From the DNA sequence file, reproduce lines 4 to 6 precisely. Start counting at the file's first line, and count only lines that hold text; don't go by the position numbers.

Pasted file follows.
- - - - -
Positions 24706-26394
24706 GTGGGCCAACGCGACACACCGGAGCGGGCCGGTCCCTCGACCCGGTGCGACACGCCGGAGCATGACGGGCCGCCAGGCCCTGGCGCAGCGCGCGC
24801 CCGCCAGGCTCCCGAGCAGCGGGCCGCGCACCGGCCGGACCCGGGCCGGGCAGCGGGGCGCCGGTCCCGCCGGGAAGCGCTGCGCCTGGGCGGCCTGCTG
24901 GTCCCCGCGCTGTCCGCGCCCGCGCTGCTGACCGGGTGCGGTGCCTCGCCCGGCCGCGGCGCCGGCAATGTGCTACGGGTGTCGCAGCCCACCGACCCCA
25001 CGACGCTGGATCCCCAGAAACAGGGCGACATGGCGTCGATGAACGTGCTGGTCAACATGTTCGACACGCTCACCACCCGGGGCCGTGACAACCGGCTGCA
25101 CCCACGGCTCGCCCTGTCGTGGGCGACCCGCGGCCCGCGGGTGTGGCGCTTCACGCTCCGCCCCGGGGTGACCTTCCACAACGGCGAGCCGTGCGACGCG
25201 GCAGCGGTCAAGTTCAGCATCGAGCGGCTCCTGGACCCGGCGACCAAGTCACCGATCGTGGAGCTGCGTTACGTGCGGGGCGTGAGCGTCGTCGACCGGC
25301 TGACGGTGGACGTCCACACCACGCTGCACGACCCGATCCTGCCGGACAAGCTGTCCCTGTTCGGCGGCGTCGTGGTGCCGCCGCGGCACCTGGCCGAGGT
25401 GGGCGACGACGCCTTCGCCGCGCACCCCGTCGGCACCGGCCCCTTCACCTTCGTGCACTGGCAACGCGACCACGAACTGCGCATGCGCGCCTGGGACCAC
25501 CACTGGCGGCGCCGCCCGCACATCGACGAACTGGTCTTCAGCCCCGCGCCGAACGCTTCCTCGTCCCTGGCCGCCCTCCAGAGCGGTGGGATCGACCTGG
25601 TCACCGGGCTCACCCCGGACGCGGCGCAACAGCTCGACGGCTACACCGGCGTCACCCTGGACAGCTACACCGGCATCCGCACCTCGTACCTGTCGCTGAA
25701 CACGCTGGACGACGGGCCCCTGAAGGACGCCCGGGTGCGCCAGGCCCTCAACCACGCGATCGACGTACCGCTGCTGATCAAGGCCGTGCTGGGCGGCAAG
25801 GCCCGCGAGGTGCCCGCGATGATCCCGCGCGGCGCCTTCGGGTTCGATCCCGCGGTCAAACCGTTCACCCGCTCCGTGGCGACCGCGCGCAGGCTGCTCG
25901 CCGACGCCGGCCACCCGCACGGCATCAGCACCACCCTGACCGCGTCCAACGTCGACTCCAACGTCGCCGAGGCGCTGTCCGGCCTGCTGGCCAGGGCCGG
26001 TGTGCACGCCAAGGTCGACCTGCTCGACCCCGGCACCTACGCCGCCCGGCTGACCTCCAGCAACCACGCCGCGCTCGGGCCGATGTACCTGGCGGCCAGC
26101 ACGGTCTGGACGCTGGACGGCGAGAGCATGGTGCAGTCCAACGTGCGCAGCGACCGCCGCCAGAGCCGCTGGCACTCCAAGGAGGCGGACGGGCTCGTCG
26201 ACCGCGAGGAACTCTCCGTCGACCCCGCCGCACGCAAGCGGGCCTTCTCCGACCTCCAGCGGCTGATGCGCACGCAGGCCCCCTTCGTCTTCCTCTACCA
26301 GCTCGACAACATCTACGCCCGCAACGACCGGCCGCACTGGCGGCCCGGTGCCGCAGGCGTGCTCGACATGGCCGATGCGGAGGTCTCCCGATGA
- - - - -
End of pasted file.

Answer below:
24901 GTCCCCGCGCTGTCCGCGCCCGCGCTGCTGACCGGGTGCGGTGCCTCGCCCGGCCGCGGCGCCGGCAATGTGCTACGGGTGTCGCAGCCCACCGACCCCA
25001 CGACGCTGGATCCCCAGAAACAGGGCGACATGGCGTCGATGAACGTGCTGGTCAACATGTTCGACACGCTCACCACCCGGGGCCGTGACAACCGGCTGCA
25101 CCCACGGCTCGCCCTGTCGTGGGCGACCCGCGGCCCGCGGGTGTGGCGCTTCACGCTCCGCCCCGGGGTGACCTTCCACAACGGCGAGCCGTGCGACGCG